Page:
On the nature of progress
Author(s)Herlihy, Maurice; Shavit, Nir N.
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We identify a simple relationship that unifies seemingly unrelated progress conditions ranging from the deadlock-free and starvation-free properties common to lock-based systems, to non-blocking conditions such as obstruction-freedom, lock-freedom, and wait-freedom. Properties can be classified along two dimensions based on the demands they make on the operating system scheduler. A gap in the classification reveals a new non-blocking progress condition, weaker than obstruction-freedom, which we call clash-freedom. The classification provides an intuitively-appealing explanation why programmers continue to devise data structures that mix both blocking and non-blocking progress conditions. It also explains why the wait-free property is a natural basis for the consensus hierarchy: a theory of shared-memory computation requires an independent progress condition, not one that makes demands of the operating system scheduler.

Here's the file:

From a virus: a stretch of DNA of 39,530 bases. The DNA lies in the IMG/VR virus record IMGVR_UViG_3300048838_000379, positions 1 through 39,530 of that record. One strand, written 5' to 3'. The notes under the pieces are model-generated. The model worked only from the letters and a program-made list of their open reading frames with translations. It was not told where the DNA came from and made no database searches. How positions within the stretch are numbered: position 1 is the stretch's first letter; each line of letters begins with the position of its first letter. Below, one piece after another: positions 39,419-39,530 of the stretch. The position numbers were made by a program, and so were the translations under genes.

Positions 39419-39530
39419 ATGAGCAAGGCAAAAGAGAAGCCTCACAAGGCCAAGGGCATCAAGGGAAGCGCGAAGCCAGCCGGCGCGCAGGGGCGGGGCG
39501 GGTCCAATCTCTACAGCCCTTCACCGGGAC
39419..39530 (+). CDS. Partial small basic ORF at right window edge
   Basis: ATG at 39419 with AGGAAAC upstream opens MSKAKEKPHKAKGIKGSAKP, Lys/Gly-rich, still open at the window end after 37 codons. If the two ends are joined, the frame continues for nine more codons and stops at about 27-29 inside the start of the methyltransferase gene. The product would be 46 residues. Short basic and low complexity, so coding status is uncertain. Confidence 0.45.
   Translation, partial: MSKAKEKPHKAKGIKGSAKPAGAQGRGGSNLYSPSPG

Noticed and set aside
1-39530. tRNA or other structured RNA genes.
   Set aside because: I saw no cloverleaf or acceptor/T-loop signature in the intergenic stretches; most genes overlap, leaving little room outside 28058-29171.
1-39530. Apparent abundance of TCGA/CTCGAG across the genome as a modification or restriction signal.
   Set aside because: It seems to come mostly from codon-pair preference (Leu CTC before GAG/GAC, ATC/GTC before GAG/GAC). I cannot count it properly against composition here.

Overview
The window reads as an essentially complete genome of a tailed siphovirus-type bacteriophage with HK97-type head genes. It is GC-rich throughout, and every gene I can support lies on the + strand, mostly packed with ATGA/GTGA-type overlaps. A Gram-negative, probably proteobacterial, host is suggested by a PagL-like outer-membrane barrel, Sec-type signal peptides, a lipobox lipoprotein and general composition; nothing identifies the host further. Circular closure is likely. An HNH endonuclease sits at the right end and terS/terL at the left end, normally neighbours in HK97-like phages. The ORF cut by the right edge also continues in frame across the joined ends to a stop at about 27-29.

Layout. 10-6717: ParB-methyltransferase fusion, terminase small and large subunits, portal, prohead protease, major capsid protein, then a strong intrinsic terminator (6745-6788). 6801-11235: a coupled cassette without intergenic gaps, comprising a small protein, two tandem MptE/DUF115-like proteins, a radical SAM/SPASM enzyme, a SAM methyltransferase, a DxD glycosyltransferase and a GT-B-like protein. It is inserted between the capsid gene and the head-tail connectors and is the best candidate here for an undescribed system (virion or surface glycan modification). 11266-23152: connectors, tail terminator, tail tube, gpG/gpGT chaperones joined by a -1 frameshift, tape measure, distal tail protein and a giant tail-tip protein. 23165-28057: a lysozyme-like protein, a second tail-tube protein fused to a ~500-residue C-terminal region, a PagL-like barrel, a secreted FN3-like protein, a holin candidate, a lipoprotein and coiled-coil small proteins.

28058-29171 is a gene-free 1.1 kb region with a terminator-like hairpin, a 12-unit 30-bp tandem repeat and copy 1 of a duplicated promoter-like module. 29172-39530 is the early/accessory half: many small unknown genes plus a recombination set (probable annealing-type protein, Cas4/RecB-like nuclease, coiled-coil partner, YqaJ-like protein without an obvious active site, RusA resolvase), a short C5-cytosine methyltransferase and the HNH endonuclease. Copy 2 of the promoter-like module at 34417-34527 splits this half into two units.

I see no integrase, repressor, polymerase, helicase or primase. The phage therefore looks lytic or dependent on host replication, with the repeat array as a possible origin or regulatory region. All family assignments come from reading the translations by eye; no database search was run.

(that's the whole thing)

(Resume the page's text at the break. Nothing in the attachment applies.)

15th International Conference, OPODIS 2011, Toulouse, France, December 13-16, 2011. Proceedings
DepartmentMassachusetts Institute of Technology. Computer Science and Artificial Intelligence Laboratory; Massachusetts Institute of Technology. Department of Electrical Engineering and Computer Science
Principles of Distributed Systems
Springer Berlin / Heidelberg
Herlihy, Maurice, and Nir Shavit. “On the Nature of Progress.” Principles of Distributed Systems. Ed. Antonio Fernàndez Anta, Giuseppe Lipari, & Matthieu Roy. LNCS Vol. 7109. Berlin, Heidelberg: Springer Berlin Heidelberg, 2011. 313–328. Web. 11 Oct. 2012.
Author's final manuscript